This shift proved life-saving for the company; by the end of 2005, Lego rebounded from a $292 million loss the previous year to a pre-tax profit of $117 million.  The company posted sales of $1.2 billion, but more importantly, profitability more than tripled.  Just two years ago, Lego overtook Mattel to become the world’s biggest toymaker, and is now the most popular toy of all time.  Its sales continue to grow, thanks to strong demand in Europe and Asia.  Lego sets are sold everywhere across the planet, with the company’s extensive network of factories churning out roughly 500 bricks per second.  Yet this momentum only comes from the fact that Lego was willing to prune.  While innovation is necessary for success, the trick is to do it intelligently.  According to McQueen, the trick is to be ruthless with what you’re good at.

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Is Your Workplace Too Competitive?

Is your workplace too competitive posted by jeffry schneiderIf you feel like you’re constantly competing at work, then you aren’t alone.  In a new OfficeTeam report, nearly one third of 306 managers said employees are more competitive with each other now than 10 years ago.  66% of the 355 employees surveyed labeled their workplace either as “very competitive” or “somewhat competitive”.  Compare that to the 10% who said their workplace was “not at all competitive”.  What is to blame?  The app economy, the Great Recession, or the “Participation Trophy” generation?  Whatever it is, there are ways you can find out if your workplace is taking the competition too far.  Here are 10, based off an article I found online:

There’s a chart for everything: From your latest sales numbers to Fitbit stats, everything you do is put into chart form and posted for everybody to see.  While this is meant to motivate people, it’s only pushing people away.

Your co-workers time you: If you know that you’re late for something because your coworker told you, that means you’re being compared.  The implication here is that this is a race, where you’re meant to do everything on time.  

The goalposts keep moving: One month the quota is 5 sales.  The next month it’s 10 because you did so well the last month.  It will eventually feel like you can never succeed at work, because the goals keep changing.  

Assignments are based on “fit”: In this meritocracy, your manager decides who is the “best fit” for every project.  However, assignments don’t actually seem to be based on skill, and instead on who the manager likes most.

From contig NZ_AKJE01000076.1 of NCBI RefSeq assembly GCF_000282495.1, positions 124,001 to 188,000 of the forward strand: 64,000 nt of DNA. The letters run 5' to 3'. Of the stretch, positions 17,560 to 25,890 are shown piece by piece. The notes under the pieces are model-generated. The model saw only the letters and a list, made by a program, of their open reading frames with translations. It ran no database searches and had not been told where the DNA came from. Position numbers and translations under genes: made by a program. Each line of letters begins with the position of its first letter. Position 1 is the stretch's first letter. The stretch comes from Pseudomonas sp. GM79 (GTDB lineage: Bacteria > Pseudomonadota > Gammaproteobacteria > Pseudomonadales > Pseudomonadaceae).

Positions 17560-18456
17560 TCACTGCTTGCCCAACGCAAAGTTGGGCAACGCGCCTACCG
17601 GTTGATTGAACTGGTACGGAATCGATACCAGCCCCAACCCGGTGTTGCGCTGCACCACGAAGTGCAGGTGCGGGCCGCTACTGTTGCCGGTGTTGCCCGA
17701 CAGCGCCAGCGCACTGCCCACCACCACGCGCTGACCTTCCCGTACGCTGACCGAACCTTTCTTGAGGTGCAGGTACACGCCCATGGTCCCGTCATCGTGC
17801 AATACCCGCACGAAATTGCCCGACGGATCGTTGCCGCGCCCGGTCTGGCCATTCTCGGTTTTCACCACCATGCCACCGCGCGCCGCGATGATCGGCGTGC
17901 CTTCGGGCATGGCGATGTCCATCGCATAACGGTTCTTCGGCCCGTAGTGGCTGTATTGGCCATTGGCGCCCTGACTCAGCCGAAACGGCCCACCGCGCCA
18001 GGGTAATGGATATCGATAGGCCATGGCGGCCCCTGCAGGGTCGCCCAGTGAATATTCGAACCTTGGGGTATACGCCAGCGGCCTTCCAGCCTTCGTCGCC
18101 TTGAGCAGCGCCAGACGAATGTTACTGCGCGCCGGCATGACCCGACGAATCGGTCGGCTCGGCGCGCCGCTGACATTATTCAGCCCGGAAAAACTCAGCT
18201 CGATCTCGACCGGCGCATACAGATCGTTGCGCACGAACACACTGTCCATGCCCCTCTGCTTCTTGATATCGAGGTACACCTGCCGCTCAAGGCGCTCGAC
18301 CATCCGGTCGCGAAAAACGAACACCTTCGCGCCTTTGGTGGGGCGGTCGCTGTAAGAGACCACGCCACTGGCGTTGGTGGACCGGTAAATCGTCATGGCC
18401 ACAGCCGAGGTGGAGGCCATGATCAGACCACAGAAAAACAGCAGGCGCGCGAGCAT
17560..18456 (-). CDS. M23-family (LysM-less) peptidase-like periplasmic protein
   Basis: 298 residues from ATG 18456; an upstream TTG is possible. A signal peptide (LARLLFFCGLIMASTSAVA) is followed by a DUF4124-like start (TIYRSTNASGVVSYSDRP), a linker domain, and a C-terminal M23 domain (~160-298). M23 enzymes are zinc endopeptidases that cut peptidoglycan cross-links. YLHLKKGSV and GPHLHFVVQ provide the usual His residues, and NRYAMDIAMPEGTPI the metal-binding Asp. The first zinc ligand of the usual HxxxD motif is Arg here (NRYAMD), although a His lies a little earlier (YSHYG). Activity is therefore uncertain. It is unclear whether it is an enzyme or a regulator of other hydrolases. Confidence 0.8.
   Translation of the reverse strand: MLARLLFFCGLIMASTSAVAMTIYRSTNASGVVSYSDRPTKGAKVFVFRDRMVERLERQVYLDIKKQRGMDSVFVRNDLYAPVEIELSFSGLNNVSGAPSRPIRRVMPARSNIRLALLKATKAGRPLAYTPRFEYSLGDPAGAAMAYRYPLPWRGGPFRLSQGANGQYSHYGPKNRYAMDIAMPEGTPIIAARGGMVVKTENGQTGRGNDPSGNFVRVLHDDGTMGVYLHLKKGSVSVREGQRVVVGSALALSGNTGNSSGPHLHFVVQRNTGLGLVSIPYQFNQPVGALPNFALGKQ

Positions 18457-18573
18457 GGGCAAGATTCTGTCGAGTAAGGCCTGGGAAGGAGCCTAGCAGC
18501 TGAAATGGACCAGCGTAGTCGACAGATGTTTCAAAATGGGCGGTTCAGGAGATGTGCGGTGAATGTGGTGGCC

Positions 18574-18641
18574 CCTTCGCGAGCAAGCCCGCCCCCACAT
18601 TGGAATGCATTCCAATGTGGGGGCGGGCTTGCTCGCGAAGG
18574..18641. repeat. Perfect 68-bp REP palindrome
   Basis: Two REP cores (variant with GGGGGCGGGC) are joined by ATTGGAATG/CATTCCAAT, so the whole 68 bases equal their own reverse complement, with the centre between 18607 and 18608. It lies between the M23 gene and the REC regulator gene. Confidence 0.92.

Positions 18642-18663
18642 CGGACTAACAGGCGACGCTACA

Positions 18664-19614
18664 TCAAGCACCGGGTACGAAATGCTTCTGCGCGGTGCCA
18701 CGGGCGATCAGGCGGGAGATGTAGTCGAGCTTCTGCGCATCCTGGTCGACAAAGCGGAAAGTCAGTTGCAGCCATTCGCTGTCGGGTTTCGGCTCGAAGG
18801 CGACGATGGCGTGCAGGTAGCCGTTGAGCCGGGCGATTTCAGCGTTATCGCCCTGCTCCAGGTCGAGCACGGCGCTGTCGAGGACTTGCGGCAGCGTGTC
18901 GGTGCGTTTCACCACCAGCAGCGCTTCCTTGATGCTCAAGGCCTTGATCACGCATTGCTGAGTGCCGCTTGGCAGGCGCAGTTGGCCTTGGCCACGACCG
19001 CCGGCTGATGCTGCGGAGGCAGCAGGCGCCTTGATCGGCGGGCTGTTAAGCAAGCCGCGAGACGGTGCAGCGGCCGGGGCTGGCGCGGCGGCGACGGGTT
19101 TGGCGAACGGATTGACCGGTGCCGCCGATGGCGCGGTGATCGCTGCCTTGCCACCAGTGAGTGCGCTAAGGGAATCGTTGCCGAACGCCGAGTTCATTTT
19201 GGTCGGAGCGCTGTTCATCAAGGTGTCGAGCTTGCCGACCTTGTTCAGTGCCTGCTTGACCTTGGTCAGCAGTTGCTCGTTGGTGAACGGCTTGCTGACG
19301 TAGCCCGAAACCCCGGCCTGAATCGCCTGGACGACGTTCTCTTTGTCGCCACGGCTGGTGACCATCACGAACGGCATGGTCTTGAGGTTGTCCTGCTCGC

Nobody sits around: Standing desks, ball seats, treadmill desks.  The point here is that you might have stood up today, but not nearly as long as your coworkers.  

Everybody at work is a one-upper: No matter what it is, your coworkers have done something bigger, better and faster.  Even casual conversations feel like contests.

Nobody goes on vacation anymore: People always want to stay in the office, since taking long vacations is viewed as a sign of weakness.

Everybody jumps on each other’s mistakes: We all make mistakes, but sometimes your coworkers take note on one mistake you made and talk about it for weeks.  If there’s that much blame happening, then nobody will want to take a risk.

Nobody helps each other out: Great offices thrive on collaboration, but if you collaborate, that takes away from individual glory, so it’s less common in more competitive offices.  

Your personal choices are scrutinized as well: Your choices outside of the office start to get assessed, whether it’s your fitness habits or your love life.  Ultimately, what you do at work is important, and what car you’re dating/what you eat is irrelevant.  Maybe you should eat healthier food, but that’s not really your coworkers’ business.

What Successful Leaders Do Automatically

What Successful Leaders Do Automatically posted by Jeffry SchneiderUndefined leadership is learned behavior that becomes automatic overtime.  Many people wonder how leaders know how to make the best decisions.  The truth is that it comes from an accumulation of experiences and encounters with a variety of circumstances, personality types and unforeseen failures.  Over time, successful leadership becomes learned and instinctual, with leaders learning the mastery of anticipating business patterns, finding opportunities, serving the people under them and overcoming hardships.  I recently came across an article featuring what successful leaders do automatically, listed below:

Make others feel safe to speak up: Many leaders intimidate their colleagues when they walk into a room, yet successful leaders are able to encourage others to voice their opinions and deflect attention away from themselves.  They’re experts at making others feel safe to speak up and share their perspectives, using their executive presence to create an approachable environment.  In addition to encouraging others to speak up, successful leaders provide feedback, creating mutually beneficial and trustworthy relationships.